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Online storage firm shutters file depot ceases its free storage service, prompting many of its customers to scramble to retrieve their digital files before they are deleted.

Online storage company has ceased its free storage service, prompting many of its customers to scramble to retrieve their digital files before they are deleted.

San Francisco-based Myspace says on its Web site that people can obtain their files until Friday at 5 p.m. PDT. Myspace previously let people store, organize, share and distribute digital files--including music, photos and documents--for free through a password-protected account.

"This will be the only period of time you will be able to retrieve your files," the company's Web site reads. "After this date, Myspace free consumer site will be closed. Myspace customers will not be able to access their accounts, and, to ensure your privacy, all stored files will be deleted."

The company could not be immediately reached for comment.

Myspace is the latest online storage company to stumble amid the economic downturn. In February, Driveway closed its storage service and laid off three-quarters of its staff.

A month earlier, FreeDrive shuttered its file-swapping service, which let people store and share files with strangers, citing Justice Department concerns that the service could be a haven for copyright pirates. The company still provides access to private, password-protected folders.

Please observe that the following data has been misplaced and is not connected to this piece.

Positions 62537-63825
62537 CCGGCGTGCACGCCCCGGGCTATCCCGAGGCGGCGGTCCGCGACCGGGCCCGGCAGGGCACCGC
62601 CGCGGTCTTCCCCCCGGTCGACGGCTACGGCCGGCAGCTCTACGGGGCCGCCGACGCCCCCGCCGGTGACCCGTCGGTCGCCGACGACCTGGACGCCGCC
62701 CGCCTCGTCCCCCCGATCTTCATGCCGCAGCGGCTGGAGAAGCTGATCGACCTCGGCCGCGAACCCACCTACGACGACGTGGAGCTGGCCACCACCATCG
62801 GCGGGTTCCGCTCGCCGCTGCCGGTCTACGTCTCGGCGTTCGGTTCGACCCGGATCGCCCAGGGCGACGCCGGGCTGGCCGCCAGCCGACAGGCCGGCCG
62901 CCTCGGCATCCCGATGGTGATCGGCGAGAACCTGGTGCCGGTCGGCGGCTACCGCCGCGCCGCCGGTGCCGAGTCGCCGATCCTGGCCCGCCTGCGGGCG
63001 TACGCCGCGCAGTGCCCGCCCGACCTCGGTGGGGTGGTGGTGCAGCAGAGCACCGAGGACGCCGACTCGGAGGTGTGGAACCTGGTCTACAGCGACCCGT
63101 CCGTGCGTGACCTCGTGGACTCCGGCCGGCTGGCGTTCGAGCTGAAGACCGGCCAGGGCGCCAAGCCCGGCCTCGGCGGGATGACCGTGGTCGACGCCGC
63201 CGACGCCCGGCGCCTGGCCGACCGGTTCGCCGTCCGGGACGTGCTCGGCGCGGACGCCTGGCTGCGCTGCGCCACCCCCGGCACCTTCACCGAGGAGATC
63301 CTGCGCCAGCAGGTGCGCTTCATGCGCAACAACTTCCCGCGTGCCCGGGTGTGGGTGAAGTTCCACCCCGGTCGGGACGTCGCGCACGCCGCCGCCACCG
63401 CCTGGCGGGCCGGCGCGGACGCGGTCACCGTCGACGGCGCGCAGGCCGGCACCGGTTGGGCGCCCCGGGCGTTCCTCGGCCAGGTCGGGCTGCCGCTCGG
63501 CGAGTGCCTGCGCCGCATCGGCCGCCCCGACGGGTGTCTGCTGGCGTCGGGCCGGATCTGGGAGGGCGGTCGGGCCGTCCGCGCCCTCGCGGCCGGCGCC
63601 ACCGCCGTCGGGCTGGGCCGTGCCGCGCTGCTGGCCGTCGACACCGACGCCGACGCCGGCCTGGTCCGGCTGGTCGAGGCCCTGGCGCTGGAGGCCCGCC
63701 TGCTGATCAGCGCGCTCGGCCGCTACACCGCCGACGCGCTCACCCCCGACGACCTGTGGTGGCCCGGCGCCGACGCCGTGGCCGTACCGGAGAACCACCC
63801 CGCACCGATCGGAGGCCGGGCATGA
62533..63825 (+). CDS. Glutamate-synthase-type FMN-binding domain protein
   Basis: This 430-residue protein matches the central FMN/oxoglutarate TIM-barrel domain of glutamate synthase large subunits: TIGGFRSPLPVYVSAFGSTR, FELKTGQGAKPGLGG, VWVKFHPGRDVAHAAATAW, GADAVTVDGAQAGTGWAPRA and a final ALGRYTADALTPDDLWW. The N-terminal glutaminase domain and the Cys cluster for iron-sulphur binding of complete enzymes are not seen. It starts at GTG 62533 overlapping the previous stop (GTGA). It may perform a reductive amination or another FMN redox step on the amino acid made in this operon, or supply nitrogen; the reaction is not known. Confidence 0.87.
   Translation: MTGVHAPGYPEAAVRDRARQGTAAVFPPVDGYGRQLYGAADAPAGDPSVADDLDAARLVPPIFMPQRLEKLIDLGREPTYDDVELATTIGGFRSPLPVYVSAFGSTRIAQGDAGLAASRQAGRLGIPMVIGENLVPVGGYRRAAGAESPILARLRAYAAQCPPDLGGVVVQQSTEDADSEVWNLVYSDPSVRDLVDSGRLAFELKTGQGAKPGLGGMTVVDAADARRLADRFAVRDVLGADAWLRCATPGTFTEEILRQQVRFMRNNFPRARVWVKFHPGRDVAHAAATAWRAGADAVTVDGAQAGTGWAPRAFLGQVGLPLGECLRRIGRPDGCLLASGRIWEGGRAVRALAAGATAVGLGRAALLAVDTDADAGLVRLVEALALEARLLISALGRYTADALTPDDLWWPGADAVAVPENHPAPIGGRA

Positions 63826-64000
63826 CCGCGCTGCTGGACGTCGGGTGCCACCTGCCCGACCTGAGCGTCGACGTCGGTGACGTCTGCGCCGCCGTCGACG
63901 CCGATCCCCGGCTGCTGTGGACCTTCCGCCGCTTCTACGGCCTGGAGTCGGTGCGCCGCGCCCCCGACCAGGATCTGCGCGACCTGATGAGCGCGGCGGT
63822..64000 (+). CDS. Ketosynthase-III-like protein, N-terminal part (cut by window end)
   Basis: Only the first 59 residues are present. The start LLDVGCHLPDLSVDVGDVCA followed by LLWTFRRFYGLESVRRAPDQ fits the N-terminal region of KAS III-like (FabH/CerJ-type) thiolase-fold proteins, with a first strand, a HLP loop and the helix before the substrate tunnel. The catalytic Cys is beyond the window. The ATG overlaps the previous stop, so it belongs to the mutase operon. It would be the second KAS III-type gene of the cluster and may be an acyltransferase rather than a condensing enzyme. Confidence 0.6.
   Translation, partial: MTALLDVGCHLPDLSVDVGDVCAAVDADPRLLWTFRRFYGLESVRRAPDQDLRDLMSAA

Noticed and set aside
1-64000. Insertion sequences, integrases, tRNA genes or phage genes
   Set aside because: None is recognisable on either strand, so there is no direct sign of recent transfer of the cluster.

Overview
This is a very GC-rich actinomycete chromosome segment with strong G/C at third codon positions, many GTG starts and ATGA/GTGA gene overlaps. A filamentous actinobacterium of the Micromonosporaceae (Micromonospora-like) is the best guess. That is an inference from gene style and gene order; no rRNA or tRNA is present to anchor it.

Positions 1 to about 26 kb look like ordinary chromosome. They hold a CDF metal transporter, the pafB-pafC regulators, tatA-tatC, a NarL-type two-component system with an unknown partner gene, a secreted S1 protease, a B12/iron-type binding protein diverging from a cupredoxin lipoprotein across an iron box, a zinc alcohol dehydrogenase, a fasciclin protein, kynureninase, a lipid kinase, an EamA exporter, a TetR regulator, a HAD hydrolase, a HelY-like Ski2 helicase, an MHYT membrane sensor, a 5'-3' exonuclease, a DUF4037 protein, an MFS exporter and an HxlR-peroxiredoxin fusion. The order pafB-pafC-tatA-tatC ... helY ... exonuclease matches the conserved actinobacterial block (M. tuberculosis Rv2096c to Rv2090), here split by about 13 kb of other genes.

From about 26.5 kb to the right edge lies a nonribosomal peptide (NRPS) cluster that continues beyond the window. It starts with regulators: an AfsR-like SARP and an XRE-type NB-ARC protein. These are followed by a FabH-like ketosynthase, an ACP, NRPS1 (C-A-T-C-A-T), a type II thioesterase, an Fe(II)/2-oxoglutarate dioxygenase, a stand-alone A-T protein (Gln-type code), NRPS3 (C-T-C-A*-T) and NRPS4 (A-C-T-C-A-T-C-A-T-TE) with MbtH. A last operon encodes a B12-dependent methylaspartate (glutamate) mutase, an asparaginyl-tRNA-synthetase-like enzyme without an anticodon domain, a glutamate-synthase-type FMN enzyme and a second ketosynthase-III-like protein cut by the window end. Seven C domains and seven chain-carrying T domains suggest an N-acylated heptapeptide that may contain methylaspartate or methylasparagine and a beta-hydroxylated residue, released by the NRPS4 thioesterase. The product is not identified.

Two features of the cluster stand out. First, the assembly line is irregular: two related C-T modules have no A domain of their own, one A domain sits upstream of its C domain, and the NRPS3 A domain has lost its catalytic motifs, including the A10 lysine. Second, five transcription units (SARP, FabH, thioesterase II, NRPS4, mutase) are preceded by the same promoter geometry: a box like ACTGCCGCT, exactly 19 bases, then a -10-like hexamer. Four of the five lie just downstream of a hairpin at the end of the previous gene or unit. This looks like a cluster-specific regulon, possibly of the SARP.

On its Web site, Myspace said its customers will be able to download their files or use its CD-burning service, which will mail customers a CD with their files. The site also recommended that people sign up for storage services with FreeDrive.

Jarvis Mak, a senior analyst at Nielsen/NetRatings, said that people have been using online storage sites as an "underground" way to distribute pirated files. As a result, that issue became the biggest hurdle for many online storage companies. In addition, portals offering online storage services also became big competitors for storage-only start-ups.

"What we see now, obviously, is the closing of Myspace and Driveway point to the fact that (online storage sites) are having a hard time surviving," Mak said. "They do need to move to some kind of niche...or move away from a consumer model to a B2B model so they can survive. As a pure consumer service, I think they would have a difficult time, as has already been witnessed."